Thirteen workers at a tyre manufacturer have each won compensation of up to £6,000 for damage suffered to their hearing as a result of noise in the workplace.

The former workers for Wolverhampton Goodyear were employed at the factory from the 1970s to the 1990s, during which time they were exposed to dangerously high levels of noise. However, they were not provided with hearing protection until the 1980s, even though the risks posed by workplace noise had been well known since the early 1960s and all employers were provided with guidance from the Health and Safety Executive (HSE) on the need to protect employees from damage to their hearing.

The workers have now developed varying degrees of tinnitus and deafness. Tinnitus is experienced as a high-pitched buzzing which can be extremely distressing in everyday life and can affect a person’s ability to sleep.

The workers brought claims for damages against their former employer, and have now won four-figure compensation settlements, with the exact amount depending on the severity of the damage to their hearing.

The law relating to workplace noise has been tightened over the years. Nowadays, employers have a clear duty to comply with the standards for control of exposure to noise laid down by the Control of Noise at Work Regulations 2005 and to assess and control the risks of environmental noise that cannot be eliminated. Employees who are likely to be exposed to noise must be provided with information and training on the attendant risks and informed of the steps that can be taken to minimise them.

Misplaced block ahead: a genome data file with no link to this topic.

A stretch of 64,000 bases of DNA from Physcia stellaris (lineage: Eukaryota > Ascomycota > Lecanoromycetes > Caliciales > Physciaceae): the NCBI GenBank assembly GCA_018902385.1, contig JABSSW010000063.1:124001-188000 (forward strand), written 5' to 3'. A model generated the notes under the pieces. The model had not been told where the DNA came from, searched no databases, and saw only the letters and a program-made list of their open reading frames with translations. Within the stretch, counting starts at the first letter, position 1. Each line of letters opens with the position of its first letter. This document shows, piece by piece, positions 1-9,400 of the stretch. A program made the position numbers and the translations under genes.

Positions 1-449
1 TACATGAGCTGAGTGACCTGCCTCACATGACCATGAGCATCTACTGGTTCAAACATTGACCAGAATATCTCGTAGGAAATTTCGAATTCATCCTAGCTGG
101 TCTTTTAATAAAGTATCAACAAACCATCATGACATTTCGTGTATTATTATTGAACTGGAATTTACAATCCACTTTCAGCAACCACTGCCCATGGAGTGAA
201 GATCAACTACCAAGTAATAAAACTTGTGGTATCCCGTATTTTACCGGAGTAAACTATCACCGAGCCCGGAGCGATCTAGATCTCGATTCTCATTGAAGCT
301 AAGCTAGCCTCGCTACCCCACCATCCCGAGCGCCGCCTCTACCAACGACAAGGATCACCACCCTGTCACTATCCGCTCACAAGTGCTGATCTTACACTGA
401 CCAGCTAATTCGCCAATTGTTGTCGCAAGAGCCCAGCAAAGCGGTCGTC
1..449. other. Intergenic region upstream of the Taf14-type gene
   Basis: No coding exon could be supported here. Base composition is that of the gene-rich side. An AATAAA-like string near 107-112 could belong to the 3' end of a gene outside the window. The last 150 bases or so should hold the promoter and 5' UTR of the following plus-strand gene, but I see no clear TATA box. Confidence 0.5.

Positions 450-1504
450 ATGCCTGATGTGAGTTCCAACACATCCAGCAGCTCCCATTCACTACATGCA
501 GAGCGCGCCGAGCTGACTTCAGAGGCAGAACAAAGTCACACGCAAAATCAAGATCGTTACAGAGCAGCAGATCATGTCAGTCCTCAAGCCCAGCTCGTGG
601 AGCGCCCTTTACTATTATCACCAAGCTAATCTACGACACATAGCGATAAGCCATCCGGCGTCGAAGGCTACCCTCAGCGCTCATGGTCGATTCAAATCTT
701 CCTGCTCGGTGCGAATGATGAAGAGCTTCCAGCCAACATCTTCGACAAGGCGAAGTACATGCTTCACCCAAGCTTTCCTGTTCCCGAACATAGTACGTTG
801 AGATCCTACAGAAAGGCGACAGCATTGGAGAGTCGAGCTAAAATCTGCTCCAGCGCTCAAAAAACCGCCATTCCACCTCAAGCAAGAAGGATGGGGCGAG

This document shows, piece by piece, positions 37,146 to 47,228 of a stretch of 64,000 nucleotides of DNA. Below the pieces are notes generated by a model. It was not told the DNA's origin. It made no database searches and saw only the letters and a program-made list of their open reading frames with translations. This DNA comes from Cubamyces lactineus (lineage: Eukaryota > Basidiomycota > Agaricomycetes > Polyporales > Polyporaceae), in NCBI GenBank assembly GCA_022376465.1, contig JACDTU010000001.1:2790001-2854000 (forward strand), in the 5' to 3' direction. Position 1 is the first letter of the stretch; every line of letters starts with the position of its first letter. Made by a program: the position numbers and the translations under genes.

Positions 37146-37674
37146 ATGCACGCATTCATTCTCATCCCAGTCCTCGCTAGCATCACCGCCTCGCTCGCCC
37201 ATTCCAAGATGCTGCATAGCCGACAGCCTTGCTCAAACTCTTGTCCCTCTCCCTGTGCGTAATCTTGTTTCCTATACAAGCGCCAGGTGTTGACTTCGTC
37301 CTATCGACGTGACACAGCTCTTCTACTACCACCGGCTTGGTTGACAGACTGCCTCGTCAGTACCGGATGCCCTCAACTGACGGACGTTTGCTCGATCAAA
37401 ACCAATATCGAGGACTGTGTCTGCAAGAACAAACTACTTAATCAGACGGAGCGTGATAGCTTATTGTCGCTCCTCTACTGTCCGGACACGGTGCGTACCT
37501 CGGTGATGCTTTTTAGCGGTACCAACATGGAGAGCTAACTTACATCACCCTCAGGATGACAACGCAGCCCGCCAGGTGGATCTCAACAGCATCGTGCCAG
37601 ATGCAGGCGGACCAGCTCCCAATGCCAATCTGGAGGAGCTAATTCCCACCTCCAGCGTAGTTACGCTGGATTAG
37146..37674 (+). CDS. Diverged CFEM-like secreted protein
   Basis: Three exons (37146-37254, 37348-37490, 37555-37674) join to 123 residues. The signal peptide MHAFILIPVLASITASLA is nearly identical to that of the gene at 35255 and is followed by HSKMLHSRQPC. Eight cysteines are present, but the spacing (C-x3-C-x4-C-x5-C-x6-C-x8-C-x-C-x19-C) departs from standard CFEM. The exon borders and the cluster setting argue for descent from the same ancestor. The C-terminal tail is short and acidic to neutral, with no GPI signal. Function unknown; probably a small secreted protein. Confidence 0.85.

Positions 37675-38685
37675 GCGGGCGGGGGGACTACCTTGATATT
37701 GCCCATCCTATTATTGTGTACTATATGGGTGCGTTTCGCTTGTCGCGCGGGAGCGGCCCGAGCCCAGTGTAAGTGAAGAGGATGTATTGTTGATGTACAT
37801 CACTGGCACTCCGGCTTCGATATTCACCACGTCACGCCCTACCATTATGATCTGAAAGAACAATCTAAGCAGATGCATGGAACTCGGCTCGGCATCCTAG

If you suffer from hearing damage because your employer has failed to take appropriate action, you may well be entitled to compensation. Contact a member of our team to discuss your claim.

Health and safety information on noise in the workplace is available from the HSE at